Letters for Tuesday, June 21, 2011

• Point-counterpoint


These are some of my responses to JoAnn Yukimura’s guest viewpoint in Monday’s edition of The Garden Island:

“The KIUC ballot issue is one of the most important issues facing our community.”

I agree. As such, it should have been prepared with fairness, allowing both sides an opportunity to articulate the “pros” and “cons.” In debate, the affirmative and negative teams have the privilege and the option to analyze, discuss, prioritize and present the merits and strengths of their respective arguments. This was not the case with the ballot which was prepared prior to the meeting held on June 4. There were opportunities, suggestions, and recommendations made at that meeting and after that meeting for mediation and arbitration arrangements and for the slight postponement of time to allow for both sides to hammer out what would be “fair and square.” KIUC also used the analogy that this controversy is akin to opposing views (i.e.. the different perspectives taken by the Democratic Party and the Republican Party). That being the case, “one party does not take the financial responsibility to ‘pay for’ what the other party thinks. Therefore, KIUC does not feel obligated to present the other party’s point of view. There were independent videographers who have documented evidence of this stance taken by KIUC.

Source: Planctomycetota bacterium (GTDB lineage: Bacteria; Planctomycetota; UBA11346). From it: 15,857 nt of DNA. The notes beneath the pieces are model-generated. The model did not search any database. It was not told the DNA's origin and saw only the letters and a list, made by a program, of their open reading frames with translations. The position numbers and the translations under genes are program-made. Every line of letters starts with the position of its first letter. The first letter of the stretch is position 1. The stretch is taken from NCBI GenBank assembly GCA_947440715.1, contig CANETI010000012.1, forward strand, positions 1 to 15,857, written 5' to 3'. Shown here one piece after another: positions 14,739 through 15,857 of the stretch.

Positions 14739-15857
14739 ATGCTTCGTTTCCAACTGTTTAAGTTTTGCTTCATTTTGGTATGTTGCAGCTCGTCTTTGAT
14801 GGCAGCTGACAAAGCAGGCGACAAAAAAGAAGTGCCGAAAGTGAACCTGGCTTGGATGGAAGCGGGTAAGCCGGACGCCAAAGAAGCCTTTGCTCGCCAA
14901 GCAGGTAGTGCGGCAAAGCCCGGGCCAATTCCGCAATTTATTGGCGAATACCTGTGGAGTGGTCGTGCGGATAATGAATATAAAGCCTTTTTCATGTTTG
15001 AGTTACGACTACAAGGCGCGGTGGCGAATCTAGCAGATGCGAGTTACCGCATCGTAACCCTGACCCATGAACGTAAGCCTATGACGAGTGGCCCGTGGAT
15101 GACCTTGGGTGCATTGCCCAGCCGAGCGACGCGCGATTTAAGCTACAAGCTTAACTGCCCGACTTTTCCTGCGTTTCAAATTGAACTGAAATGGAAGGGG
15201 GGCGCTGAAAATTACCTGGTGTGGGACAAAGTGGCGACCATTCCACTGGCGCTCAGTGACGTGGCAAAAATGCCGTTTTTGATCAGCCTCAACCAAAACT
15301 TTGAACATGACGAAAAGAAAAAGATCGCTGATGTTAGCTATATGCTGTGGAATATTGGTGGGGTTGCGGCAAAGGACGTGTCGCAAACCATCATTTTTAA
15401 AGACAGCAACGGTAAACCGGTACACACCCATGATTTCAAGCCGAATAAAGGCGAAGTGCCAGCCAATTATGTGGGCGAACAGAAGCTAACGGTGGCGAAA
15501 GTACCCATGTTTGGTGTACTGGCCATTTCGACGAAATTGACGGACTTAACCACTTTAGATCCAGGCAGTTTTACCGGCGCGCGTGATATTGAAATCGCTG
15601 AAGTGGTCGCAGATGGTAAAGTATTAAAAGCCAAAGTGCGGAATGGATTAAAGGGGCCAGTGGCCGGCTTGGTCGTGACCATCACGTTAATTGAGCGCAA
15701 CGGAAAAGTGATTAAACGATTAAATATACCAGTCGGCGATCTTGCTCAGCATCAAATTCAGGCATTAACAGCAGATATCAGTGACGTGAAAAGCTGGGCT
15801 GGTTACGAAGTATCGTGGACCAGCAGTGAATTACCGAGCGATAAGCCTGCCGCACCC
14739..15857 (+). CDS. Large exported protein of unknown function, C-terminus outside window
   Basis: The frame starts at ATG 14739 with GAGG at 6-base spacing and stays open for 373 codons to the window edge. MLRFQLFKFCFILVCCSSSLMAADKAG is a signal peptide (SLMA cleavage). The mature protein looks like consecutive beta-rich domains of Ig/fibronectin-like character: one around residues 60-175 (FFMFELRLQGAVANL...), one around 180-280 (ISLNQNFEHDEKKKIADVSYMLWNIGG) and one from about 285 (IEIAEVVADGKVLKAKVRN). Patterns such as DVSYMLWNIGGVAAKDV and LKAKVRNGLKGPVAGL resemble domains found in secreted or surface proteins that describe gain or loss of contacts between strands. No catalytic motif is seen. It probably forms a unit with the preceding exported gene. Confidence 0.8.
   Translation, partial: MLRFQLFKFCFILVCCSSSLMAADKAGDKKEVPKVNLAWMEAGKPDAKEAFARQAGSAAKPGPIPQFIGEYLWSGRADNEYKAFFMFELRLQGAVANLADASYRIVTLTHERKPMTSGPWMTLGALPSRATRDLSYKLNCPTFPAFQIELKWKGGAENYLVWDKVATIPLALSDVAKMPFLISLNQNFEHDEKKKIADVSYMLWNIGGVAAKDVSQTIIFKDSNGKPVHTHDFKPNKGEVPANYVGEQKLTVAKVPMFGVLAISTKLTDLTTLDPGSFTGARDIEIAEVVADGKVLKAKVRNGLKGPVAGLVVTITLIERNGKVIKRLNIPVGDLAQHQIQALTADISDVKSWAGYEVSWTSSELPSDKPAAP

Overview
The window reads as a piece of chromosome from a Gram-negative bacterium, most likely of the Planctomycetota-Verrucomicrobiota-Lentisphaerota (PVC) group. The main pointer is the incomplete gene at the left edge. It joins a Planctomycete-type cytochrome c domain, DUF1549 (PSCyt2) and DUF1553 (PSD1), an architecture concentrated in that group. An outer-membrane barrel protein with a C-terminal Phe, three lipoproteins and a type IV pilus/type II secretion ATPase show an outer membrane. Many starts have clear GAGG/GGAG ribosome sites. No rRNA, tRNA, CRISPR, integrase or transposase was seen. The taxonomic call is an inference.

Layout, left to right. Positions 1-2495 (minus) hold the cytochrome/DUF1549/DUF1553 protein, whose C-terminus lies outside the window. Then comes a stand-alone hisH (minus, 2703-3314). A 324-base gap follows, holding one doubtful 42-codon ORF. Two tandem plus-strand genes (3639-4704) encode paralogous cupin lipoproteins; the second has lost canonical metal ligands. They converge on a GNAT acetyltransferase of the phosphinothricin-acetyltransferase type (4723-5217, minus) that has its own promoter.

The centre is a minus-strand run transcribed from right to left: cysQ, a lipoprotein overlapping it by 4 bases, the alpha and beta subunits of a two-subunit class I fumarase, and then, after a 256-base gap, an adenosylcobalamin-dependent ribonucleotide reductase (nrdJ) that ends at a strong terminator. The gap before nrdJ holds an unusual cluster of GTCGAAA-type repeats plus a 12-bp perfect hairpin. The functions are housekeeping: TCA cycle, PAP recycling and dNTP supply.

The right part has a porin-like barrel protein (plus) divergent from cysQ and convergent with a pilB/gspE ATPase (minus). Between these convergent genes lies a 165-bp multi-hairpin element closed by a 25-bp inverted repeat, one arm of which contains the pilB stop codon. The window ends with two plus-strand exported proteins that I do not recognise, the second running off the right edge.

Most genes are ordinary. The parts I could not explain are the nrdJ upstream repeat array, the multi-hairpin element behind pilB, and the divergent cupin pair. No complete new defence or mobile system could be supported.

Question: Was this a fair and “pono” way for KIUC to move forward with the ballot as prepared and circulated?

You pointed out: “By owning the hydroelectric power source, KIUC will not be beholden to a third-party, for-profit company that could raise prices over time…”

While that may be true, the following concerns have not been fully explained or explored:

a. What about the “monopolization of water resources”? Should KIUC successfully establish a hydro-power ownership of utilizing our water resources (rivers, streams, irrigation ditches, reservoirs, etc.) how does that resonate with our state laws which state that water belongs to the people? Were there not issues raised on this previously with regard to our sugar plantations decades ago?

b. What about the free-enterprise system which allows for competition in any given field? What about existing hydro-systems or those which were considering supplying hydro-power to KIUC?